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Google Translate adds 20 new languages to video text translation

Can you say 'Where can I buy weed?' in Thai? Now you can.

The Google Translate app is about to get a lot more powerful. In an update released today, Google is adding dozens of new languages to some of the Translate app's most powerful features, and smoothing out the app to make it friendlier to slow connections. In particular, the update makes Translate's visual translation features significantly more powerful, letting mobile users translate 37 languages via photo, 32 via voice, and 27 through real-time video.

Today's changes are updates to two features added to translate back in January: a real-time video translation feature called Word Lens and a conversation feature that translates bilingual speech in real-time. The Word Lens feature lets you point your phone's camera at a sign or any other text and have it translated into another language, with the translation appearing immediately on your screen. It's designed to work entirely offline, without making any queries to Google's servers — convenient for those backpacking trips around Europe or Asia.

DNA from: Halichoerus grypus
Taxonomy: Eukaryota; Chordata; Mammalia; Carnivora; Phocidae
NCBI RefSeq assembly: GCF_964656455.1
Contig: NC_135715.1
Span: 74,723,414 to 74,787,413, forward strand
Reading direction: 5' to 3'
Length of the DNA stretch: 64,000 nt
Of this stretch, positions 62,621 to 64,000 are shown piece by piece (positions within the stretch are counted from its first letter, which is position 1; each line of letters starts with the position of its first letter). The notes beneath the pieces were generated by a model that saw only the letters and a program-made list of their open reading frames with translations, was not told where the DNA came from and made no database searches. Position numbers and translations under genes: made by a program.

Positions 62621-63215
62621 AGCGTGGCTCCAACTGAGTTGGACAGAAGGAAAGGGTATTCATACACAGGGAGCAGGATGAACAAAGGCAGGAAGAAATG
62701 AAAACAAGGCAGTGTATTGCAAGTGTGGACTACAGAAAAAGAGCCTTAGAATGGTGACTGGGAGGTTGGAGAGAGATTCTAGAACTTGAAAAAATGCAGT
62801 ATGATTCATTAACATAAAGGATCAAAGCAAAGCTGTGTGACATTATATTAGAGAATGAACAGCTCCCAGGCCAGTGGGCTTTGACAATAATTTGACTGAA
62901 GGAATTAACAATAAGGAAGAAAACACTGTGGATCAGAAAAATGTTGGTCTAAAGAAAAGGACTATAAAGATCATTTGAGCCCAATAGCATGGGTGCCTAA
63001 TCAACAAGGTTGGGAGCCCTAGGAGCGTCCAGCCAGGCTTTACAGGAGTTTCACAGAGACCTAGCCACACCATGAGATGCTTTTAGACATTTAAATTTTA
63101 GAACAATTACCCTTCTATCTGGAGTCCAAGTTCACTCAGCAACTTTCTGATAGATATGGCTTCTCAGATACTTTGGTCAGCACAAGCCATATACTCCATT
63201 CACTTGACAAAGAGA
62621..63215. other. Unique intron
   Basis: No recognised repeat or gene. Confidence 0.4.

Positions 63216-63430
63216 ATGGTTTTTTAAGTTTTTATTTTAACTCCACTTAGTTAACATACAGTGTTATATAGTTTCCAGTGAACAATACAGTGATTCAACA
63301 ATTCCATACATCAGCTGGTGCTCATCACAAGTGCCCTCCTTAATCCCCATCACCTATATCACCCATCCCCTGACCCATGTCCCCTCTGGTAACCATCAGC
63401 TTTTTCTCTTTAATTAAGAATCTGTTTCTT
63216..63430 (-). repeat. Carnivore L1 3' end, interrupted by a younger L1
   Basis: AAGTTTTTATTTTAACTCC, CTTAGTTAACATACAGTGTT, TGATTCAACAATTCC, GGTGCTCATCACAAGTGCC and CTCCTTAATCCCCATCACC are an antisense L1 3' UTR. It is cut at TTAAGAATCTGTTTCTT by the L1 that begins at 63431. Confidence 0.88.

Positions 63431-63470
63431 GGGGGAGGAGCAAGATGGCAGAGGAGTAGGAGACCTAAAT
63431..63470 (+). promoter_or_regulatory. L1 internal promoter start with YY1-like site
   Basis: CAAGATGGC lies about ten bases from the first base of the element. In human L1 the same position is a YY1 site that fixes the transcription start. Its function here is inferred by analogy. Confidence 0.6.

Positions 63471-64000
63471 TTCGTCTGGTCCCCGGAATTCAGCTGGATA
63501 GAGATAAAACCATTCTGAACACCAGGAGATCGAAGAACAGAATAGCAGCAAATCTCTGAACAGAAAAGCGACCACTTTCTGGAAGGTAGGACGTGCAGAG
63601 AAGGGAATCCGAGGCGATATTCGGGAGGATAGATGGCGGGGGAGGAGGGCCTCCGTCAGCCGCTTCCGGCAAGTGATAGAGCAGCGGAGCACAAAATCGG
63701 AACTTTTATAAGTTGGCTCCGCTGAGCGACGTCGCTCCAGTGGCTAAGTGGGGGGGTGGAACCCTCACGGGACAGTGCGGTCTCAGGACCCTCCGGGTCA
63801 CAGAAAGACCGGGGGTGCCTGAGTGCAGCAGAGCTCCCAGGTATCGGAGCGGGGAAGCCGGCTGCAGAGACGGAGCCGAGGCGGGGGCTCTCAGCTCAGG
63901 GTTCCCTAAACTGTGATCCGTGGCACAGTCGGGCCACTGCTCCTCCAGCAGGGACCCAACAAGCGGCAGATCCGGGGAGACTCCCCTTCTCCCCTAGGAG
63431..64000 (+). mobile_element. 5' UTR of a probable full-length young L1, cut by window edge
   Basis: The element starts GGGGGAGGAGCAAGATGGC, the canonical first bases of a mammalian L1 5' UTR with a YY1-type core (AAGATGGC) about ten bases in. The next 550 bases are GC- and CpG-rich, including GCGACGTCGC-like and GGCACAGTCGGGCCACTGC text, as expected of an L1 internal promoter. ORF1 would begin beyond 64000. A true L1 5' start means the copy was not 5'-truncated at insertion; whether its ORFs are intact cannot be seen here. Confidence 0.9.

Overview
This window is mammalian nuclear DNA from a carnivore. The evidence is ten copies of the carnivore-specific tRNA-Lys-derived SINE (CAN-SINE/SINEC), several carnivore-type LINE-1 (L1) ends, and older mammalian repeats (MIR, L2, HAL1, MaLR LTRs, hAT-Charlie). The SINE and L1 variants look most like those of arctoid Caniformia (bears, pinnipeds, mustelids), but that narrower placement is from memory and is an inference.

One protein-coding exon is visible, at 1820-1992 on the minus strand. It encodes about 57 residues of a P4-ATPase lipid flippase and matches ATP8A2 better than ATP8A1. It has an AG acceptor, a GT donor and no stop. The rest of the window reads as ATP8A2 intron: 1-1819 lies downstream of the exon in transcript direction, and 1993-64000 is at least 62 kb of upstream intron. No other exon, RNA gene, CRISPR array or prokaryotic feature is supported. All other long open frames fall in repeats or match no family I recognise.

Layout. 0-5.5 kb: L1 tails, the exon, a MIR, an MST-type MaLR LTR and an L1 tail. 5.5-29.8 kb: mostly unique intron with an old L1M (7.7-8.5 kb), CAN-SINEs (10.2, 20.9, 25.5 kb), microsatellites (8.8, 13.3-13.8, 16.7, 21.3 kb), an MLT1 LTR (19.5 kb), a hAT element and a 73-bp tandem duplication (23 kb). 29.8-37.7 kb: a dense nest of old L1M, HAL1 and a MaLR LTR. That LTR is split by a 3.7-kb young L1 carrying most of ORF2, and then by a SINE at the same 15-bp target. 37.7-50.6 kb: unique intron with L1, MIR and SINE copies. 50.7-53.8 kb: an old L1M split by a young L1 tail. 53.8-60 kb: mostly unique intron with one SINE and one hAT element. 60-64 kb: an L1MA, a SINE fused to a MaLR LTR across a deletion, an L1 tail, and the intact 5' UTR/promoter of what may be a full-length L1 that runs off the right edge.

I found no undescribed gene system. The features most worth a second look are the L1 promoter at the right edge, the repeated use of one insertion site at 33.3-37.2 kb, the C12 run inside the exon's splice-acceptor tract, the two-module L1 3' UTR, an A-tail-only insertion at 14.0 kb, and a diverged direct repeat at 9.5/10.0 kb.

Word Lens supported seven languages when it launched, but after today's update, Word Lens will be able to translate back and forth in 25 separate languages, including Czech, Turkish, and Ukrainian. The app can also translate text into Hindi and Thai but cannot translate back, since the script makes it difficult for the program to resolve individual letters. The new languages aren't built directly into the app, but they're available as 2-megabyte modules, which can be downloaded by accessing the languages within the app.

The update will also make speech-to-speech translation easier to use on a slow connection, after Googlers noticed more and more users relying on the feature in areas with bad connections. By making more of the translation processes local, the new Translate can run more smoothly in the face of an intermittent connection. Every day, Translate processes 100 billion words across the globe, and 95 percent of those translations take place outside the US, so the recalibration toward slower connections could have real implications in countries with less developed cell infrastructure.